Skip to main content

Major increases in long term care staffing. But the future...?

The number of full time equivalent staff in Ontario long term care (LTC) facilities increased from 51,898 to 62,739 between 2003/4 and to 2009/10.  That's an increase of 10,841 staff, or 20.9%. That is significantly more rapid than the growth in the number of approved beds (which increased by 8.8% over the same period, as discussed earlier this week).  This may reflect the growing age and infirmity of residents in LTC homes. Still staffing falls far short of need.

Will the staffing increase continue? It's hard to see other alternatives in the longer term.  But right now there is a decided lack of enthusiasm for long term care from the Minister of Health and LTC and problems in the industry are bubbling down south, thanks to government austerity.

Kaiser reports that the stocks of US nursing-home operators — and the landlords that rent to them — have tanked since late July, when the federal US government announced an 11.1 percent cut in Medicare reimbursements (thanks to government austerity).  As noted earlier, operators are forecasting 20,000 layoffs as a result of the Medicare cuts.   

There is some cross-over between for-profit Canadian and US LTC operators.  Extendicare REIT stock is trading considerably lower than its 52 week high, after taking a hit when the US Medicare cuts were announced.  The Markham, Ontario, based Extendicare gets 70% of its revenue from the USA and the rest from Canada.


Popular posts from this blog

Ontario long-term care staffing falls far short of other provinces

CUPE and others are campaigning for a legislated minimum average of four worked hours of nursing and personal care per resident per day in long-term care (LTC) facilities.  New research indicates that not only is LTC underfunded in Ontario, it is also understaffed compared to the other provinces. 
LTC staffing falls short:  The latest data published by the Canadian Institute for Health Information (and based on a mandatory survey undertaken by Statistics Canada) indicates that staffing at long-term care (LTC) facilities falls far short of other provinces.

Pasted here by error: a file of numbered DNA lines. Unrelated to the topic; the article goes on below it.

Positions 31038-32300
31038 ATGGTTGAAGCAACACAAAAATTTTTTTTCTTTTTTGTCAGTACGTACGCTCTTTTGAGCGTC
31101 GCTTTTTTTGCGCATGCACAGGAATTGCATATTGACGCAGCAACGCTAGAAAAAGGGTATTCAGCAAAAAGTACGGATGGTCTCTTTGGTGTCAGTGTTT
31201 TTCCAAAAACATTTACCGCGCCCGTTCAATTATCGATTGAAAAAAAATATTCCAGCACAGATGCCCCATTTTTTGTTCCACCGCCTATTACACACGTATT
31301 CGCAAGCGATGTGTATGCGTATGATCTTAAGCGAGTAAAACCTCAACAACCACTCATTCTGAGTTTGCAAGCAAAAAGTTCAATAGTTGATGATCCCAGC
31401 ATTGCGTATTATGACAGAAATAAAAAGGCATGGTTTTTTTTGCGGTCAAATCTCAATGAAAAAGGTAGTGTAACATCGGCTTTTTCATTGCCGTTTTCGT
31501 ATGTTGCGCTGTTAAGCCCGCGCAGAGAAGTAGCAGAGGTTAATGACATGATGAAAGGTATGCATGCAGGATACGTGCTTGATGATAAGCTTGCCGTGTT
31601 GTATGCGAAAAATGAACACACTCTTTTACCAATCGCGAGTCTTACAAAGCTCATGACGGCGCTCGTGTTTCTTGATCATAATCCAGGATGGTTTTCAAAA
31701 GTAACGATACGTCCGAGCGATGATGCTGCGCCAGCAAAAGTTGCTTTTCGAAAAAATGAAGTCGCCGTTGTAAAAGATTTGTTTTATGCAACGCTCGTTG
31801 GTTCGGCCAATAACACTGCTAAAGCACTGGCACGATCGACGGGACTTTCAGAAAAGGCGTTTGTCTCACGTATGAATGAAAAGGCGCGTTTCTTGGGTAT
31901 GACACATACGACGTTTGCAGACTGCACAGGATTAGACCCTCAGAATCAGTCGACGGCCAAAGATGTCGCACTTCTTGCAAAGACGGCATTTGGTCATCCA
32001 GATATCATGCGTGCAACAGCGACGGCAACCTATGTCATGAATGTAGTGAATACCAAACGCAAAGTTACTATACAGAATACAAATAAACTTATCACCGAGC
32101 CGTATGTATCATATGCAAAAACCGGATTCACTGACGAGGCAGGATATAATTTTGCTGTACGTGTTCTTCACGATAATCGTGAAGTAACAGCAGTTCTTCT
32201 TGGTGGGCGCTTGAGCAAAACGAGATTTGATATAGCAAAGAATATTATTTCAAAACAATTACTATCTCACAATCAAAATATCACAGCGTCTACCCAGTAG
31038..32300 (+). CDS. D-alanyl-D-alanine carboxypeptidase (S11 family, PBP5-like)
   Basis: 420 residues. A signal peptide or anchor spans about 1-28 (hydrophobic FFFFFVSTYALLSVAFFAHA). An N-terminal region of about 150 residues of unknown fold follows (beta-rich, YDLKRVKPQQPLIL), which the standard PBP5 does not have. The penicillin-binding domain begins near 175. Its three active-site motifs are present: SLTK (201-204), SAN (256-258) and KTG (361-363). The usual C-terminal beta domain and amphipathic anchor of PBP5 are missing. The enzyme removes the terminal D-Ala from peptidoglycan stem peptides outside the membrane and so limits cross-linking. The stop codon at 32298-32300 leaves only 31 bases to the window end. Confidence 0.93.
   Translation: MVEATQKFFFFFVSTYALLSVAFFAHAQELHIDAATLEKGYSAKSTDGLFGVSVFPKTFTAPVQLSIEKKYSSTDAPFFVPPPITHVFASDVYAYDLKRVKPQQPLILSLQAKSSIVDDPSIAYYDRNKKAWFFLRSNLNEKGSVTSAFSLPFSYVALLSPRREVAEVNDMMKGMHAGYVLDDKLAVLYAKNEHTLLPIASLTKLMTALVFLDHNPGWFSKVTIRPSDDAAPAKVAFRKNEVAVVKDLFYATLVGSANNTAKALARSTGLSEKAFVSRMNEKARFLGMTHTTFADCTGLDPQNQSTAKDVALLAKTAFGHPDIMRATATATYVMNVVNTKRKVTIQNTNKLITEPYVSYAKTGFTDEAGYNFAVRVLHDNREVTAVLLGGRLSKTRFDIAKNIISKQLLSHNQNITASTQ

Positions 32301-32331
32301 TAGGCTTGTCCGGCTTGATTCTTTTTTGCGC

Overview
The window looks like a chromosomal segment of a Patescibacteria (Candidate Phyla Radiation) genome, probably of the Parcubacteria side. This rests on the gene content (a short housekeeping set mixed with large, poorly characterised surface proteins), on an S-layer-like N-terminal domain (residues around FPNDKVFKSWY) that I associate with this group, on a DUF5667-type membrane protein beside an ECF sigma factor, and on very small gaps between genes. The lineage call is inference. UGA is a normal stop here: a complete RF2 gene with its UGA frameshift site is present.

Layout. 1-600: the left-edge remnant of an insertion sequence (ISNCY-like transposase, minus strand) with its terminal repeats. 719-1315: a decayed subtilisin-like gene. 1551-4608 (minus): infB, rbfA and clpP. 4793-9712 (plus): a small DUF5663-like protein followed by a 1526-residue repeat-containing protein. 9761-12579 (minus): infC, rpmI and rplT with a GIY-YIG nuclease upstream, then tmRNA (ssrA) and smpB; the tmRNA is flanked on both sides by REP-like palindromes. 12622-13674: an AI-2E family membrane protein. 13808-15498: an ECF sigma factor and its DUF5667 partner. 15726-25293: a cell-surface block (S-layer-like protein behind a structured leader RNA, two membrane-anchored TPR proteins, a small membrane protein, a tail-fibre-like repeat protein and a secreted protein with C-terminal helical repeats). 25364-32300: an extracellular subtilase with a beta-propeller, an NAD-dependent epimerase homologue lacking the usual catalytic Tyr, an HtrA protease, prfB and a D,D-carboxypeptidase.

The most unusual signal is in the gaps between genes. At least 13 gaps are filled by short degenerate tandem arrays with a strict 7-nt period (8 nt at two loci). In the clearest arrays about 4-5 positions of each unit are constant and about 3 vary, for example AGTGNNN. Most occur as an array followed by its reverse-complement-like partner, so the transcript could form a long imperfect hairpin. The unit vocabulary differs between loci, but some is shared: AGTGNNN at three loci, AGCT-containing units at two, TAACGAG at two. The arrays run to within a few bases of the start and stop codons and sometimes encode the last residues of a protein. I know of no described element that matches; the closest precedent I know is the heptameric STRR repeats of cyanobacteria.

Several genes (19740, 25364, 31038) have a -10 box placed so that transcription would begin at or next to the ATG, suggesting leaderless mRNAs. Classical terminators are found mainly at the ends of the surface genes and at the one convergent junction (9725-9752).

Part of this is driven by a low level of provincial funding for LTC.

Ontario has 0.575 health care full-time equivalent employees (FTEs) per bed staffed and in operation.[1]  The rest of Canada reports 0.665 health care FTEs.[2] The rest of Canada has 15.7% more health care staff per bed staffed and in operation than Ontario.[3] 

No other province reports fewer LTC health care staff per resident (or per bed) than Ontario.[4]

Occupancy r…

More spending on new hospitals and new beds? Nope

Hospital funding:  There is something off about the provincial government's Budget claims on hospital capital funding (funding to build and renovate hospital beds and facilities).   

For what it is worth (which is not that much, given the long time frame the government cites), the province claims it will increase hospital capital spending over the next 10 years from $11 billion to $20 billion – or on average to about $2 billion per year.  But, this is just a notional increase from the previous announcement of future hospital capital spending. 

Moreover, even if we did take this as a serious promise and not just a wisp of smoke, the government's own reports shows they have actually funded hospital infrastructure about $3 billion a year over the 2011/12-2015/16 period.

So this “increase” is really a decrease from past actual spending. Even last year's (2016-17) hospital capital funding increase was reported in this Budget at $2.3 billion - i.e. about 15% more than they have ann…

Health care funding falls, again

Real provincial government health care funding per-person has fallen again this year in Ontario, the third year in a row.  Since 2009 real funding per-person has fallen 2.6% -- $63 per person. 

Across Canada real per person funding is in its fourth consecutive year of increase. Since 2009, real provincial funding across Canada is up $89 -- 3.6%.
In fact the funding gap between Ontario and Canada as a whole has gown consistently for years (as set out below in current dollars).

Ontario funds health care less than any other province -- indeed, the province that funds health care the second least (B.C.) provides $185 more per person per year, 4.7% more.  
Provincial health care spending in the rest of Canada (excluding Ontario) is now  $574 higher per person annually than in Ontario. 

 Ontario has not always provided lower than average health care funding increases-- but that has been the general pattern since 2005.
Private expenditures on health care have exceeded Ontario government increases …